Andreas Schwabe
Casper Engelen

By Andreas Schwabe and Casper Engelen, RBI |

The speed of vaccination and the success in dealing with the fallout of the crisis will shape 2021. We foresee a decent economic recovery in CEE in 2021, but this will be felt rather in H2 2021. For most CE/SEE countries the lower level of consumption and services (in % of GDP) should be a stabilizing factor now, while strong links with the European trade hub Germany shall support the recovery. The same holds true for more pro-cyclical economic policies than in previous crisis.

Looking forward to this year’s economic development, the availability of vaccines and the pace of rollout of the vaccination will be key for CEE in 2021. Depending on vaccination levels, governments will be willing and able to remove restrictions. As of now, many CEE countries have prolonged or reinforced their restrictive measures at least until the end of January. The second wave of the pandemic is seemingly under control in most countries. However, with the recent arrival of more contagious mutation(s), it can be easily imagined that a substantial easing of restrictions will happen only by the end of Q1 or even later. Vaccination in CEE, as in Western Europe, has just started and some countries have even yet to start. As of mid-January, just around 1-2% of the CEE population received COVID-19 vaccinations, with the SEE regions lagging particularly.

Regarding the procurement of vaccines, there are three groups in CEE:

  • The first ones are EU member states, who will mainly receive their vaccines via the common EU buying and distribution scheme. The EU ordered around 2 bn doses from six different vaccine producers, however, only two of them have been approved so far and have already started being deployed. It will still take several months — likely until late spring or summer — until enough vaccines are available.
  • The second group is Russia and neighbour Belarus. Russia quickly developed its vaccine called “Sputnik V”, which reportedly is less effective compared to the products to be deployed by the EU. However, the vaccination rate in Russia is similarly low, indicating that the country could not fully convert the advantage of an own vaccine into a high vaccination rate – at least for now.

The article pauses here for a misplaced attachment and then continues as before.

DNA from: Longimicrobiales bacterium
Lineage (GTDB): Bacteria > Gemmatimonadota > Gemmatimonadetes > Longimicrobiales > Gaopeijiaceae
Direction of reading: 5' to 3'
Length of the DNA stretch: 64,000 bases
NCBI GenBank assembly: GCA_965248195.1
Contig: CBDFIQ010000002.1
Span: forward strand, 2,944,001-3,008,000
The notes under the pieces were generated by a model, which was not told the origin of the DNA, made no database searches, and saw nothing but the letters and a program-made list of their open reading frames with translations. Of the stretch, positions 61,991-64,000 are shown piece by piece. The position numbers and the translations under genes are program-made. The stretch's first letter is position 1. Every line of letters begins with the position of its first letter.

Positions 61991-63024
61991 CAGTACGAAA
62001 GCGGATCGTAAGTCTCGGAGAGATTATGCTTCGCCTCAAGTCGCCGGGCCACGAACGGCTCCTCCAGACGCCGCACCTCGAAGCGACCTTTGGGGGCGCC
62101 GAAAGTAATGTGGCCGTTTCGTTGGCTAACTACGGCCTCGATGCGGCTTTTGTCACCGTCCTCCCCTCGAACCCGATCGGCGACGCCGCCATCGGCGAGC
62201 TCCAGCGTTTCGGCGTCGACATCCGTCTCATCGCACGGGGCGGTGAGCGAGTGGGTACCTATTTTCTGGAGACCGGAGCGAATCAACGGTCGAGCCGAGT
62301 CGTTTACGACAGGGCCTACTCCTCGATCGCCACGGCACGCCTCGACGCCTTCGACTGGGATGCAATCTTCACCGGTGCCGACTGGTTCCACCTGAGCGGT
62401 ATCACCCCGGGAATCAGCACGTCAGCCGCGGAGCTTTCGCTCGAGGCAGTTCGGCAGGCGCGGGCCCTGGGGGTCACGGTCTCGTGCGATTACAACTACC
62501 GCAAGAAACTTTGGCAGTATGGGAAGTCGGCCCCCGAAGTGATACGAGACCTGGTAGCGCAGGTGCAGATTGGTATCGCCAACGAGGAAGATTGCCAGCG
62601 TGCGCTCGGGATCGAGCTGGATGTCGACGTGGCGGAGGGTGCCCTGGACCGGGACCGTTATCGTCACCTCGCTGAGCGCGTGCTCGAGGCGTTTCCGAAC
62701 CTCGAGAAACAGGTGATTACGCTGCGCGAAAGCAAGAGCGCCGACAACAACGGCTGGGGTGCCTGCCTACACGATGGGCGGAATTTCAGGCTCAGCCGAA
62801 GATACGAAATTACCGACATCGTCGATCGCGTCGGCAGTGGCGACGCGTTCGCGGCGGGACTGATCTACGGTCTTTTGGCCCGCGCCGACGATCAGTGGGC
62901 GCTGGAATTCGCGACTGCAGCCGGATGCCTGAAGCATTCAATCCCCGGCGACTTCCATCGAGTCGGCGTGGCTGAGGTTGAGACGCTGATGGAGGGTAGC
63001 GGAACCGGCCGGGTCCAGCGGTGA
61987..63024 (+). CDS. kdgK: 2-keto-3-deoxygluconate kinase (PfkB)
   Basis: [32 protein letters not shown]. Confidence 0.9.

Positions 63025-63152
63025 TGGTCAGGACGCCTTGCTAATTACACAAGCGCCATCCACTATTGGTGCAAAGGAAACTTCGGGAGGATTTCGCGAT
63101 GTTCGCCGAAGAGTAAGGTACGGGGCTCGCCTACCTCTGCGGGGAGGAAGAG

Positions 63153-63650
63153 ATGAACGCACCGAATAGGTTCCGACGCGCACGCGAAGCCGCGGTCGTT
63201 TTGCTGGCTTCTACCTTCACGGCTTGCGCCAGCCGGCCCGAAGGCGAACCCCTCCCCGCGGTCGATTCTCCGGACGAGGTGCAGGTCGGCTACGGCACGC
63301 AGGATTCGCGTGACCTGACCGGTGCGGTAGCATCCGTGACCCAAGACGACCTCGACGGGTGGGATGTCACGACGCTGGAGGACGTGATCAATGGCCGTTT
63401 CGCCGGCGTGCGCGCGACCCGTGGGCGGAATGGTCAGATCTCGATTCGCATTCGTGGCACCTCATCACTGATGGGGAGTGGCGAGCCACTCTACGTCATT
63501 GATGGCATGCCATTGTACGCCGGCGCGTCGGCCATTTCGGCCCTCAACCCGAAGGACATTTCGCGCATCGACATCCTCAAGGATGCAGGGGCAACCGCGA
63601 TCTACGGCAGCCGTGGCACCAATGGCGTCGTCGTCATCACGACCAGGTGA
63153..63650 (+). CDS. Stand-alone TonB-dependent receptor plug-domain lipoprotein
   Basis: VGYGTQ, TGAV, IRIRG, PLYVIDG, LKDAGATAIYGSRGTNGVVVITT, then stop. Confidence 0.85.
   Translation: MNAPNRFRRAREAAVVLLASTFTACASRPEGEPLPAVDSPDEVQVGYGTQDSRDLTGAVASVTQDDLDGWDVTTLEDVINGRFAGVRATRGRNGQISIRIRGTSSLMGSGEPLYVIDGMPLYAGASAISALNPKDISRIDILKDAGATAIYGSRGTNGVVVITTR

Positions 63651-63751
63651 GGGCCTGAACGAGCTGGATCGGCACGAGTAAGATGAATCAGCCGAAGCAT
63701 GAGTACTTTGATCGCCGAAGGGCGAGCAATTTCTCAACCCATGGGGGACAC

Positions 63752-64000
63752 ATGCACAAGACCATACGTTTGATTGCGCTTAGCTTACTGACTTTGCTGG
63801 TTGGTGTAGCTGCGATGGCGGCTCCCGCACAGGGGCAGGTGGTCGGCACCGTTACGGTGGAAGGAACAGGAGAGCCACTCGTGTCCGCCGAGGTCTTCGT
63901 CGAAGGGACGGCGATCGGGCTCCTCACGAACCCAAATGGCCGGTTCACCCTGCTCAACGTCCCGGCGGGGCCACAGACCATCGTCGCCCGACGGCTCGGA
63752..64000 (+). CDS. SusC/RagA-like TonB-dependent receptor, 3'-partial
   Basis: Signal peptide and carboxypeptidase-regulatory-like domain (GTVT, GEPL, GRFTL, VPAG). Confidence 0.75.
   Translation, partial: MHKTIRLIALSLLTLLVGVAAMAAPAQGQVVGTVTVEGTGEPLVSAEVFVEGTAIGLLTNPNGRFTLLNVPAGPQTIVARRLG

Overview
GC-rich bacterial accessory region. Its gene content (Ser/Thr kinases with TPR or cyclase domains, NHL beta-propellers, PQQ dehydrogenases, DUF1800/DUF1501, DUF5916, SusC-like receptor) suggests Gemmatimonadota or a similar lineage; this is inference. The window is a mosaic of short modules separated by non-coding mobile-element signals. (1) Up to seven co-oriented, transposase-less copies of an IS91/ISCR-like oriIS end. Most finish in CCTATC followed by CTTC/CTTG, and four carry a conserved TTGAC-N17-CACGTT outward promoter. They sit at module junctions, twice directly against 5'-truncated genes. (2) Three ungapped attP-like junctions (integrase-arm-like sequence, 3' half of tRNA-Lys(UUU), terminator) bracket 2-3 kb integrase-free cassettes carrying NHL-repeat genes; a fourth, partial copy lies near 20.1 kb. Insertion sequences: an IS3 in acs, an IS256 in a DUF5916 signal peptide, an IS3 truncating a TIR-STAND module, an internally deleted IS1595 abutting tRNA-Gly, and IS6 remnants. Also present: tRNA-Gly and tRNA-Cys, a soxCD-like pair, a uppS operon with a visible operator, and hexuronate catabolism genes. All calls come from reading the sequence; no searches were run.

• The last group are non-EU member states like Ukraine, and several Western Balkan countries. They rely on bilateral deals with vaccine producers or the global GAVI COVAX program co-led by the WHO, which secures some access to vaccines to poorer countries. However, the programme only covers vaccination of around 20% of the population and these countries are still awaiting their first shipments as, possibly due in April at the earliest. Still, the EU may distribute a part of its superfluous vaccines to disadvantaged neighbours. However, this is unlikely to happen before the needs of EU states are fulfilled, i.e. possibly only late this year or next year.

All these programmes will not be enough to vaccinate the entire population even until H2 2021, but should suffice in protecting the most vulnerable groups, which in term helps in reducing the impact of the pandemic and the extent of necessary restrictions. Still, there are many uncertainties, as there is yet no information for how long the vaccination protects the vaccinated person and how fast and effective the vaccination programmes can contain the pandemic.

For CEE economies, our scenario implies a weak economic start into 2021, but with vaccinations progressing and restrictive measures being removed in Q2, pent-up demand will support consumption especially in the second half of the year. The pace of recovery or revival will differ from country to country, given possible flare-ups of COVID-19, the pace of vaccination and differences in state support measures. For CE, the development of Germany also plays a crucial role. We may observe a certain lag in parts of South-Eastern Europe or Eastern Europe to the overall European trend. An additional positive factor could be starting disbursements of means from the EU’s recovery fund later during 2021. We project GDP growth rates for CEE ranging from 2.5% to 5% in 2021, compared to the 4.3% projected for the euro area.

Please find a longer version of this article on the webpage of Raiffeisen Research here.

Authors:

Andreas Schwabe, MBA, CFA, is Lead CEE coverage (Economics, Rates, FX) at RBI/Raiffeisen Research

Casper Engelen is an Economist for CEE and Real Estate at RBI/Raiffeisen Research